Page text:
Bury His Heart | Private Eye | Salt Lake City Weekly

Bury His Heart 

McNamara is not the obvious sinister, just the obvious scapegoat.

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In the waning days of World War II, a good number of Nazi war criminals and sympathizers traded their uniforms for civilian wear and slid into anonymity in disparate regions worldwide. Jewish Nazi hunters tracked many down as did the Soviets. Even into the past decade, it wasn’t unusual to flip on the news and find a Nazi war criminal had been discovered in South America, captured and turned over to authorities for trial. It was always a sad spectacle. They were old men by then.

In their new lives, they had made friends who often testified to the good qualities of the old, feeble men. Let bygones be bygones, they often would say. You must be mistaken, came their chorus. Families caught up in the profound mess usually trod the same line of denial: Let him die in peace, here, now; he’s suffered enough. And of course, with each discovery, a battery of surviving victims of the Nazi regime took the screen to scold their former tormentors and to remind all of us how inhumane mankind can be. The victims’ faces were witness to Nazi genocide; their arms, tattooed with identifying numbers and symbols, spoke to the authenticity that they gained their authoritative perspectives on mass extermination at Buchenwald or Auschwitz.

That Nazi death parade is nearly over. With each war criminal’s passing, we gain some measure of justice, but we lose something, too: the “obvious sinister.” In my youth, when the word Nazi was spoken, you knew it meant evil—and, if you doubted it, somebody’s dad would raise his shirt and point to the 10-inch scar across his stomach and say, “then that Nazi S.O.B. shot me right here,” to which kids would recoil in fear. If you say “Nazi” today, you think of Tom Cruise. Yeah, he’s doing the right thing in the movie Valkyrie, but the bad guys could be any bad guys. World War II is basically just a string of movies now, and the most sinister roles in today’s movies are played by farting dogs.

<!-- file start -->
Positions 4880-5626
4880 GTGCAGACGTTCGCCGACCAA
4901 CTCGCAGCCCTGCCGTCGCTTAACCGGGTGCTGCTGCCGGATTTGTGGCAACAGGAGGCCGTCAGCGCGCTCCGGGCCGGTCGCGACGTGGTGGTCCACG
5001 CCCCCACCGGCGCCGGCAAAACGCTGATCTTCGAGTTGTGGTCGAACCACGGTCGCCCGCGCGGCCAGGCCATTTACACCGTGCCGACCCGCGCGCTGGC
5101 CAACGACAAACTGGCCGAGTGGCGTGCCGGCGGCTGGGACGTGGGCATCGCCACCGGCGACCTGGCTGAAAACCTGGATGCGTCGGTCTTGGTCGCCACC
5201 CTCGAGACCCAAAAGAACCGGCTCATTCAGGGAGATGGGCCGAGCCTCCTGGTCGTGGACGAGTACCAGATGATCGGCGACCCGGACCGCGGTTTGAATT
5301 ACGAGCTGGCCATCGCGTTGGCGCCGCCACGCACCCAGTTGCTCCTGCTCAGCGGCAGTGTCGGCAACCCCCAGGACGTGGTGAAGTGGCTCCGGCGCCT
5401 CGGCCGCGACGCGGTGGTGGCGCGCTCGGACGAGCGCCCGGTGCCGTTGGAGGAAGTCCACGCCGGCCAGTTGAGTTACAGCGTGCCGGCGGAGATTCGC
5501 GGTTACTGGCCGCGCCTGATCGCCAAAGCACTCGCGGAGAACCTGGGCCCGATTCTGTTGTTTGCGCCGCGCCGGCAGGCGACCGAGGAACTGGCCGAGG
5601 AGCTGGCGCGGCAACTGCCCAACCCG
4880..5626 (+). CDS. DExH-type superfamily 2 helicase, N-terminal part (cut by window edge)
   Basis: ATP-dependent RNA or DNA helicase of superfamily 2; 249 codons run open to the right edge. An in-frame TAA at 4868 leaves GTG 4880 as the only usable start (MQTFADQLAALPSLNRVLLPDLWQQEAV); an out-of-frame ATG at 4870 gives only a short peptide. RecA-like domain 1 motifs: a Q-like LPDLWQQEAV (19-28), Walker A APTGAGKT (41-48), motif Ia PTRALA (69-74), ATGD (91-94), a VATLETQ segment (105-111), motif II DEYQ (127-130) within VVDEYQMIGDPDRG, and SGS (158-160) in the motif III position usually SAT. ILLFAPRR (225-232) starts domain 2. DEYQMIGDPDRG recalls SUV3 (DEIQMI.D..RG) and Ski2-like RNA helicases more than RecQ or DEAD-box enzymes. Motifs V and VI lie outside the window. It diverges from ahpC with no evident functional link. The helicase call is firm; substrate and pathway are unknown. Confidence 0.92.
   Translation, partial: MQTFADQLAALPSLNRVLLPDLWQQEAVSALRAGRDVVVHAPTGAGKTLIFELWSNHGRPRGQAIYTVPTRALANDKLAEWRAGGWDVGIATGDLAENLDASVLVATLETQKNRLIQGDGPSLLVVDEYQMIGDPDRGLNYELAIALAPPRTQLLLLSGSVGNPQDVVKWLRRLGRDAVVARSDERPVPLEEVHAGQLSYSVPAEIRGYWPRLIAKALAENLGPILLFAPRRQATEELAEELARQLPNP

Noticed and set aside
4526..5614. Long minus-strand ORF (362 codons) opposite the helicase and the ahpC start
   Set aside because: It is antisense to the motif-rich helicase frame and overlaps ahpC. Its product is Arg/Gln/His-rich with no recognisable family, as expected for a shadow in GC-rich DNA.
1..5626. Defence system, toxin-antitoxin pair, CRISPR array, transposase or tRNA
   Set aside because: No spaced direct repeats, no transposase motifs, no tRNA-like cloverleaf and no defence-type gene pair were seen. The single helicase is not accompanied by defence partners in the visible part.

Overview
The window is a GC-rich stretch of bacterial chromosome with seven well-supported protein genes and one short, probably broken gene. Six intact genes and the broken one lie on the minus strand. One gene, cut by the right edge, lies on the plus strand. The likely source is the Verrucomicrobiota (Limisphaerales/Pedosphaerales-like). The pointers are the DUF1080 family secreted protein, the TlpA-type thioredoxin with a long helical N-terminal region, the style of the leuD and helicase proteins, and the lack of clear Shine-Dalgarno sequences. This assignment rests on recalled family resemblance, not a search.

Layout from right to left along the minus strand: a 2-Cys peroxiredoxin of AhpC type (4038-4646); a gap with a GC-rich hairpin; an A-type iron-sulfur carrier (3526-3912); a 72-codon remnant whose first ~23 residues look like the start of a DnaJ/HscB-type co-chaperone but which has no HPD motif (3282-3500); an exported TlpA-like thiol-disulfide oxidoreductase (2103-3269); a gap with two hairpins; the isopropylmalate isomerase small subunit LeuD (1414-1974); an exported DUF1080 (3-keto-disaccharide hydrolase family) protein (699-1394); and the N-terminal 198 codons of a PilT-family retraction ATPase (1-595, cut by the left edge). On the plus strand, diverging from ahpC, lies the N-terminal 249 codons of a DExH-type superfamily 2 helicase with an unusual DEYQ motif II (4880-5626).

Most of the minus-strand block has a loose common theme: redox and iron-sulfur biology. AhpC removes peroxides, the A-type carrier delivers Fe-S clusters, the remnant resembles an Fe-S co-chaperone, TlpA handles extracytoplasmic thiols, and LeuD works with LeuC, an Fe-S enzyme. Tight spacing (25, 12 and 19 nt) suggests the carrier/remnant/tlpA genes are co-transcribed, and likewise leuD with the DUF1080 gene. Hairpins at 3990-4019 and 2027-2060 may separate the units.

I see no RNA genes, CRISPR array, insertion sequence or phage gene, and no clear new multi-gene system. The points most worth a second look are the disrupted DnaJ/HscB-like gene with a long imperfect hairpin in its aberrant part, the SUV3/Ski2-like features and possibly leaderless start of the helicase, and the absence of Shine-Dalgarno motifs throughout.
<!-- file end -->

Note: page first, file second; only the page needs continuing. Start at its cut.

So it is that—lacking perspective on real evil, on real “sinisters”—many Americans are heaping piles of hateful good-riddance upon Robert McNamara, who died this week at the old age of 93. McNamara is regarded as the architect of the Vietnam War—a misplaced distinction, considering the Vietnam War had been fought for decades before the United States entered it. McNamara may be the guy who painted a mustache on the work of Ho Chi Minh, who was fighting for Vietnamese independence, or who tangled the plans of General Giap, but he was hardly the architect. Nor was he sinister. Saying or seeing the name “McNamara” did not send the same chill down your spine as “Nazi.”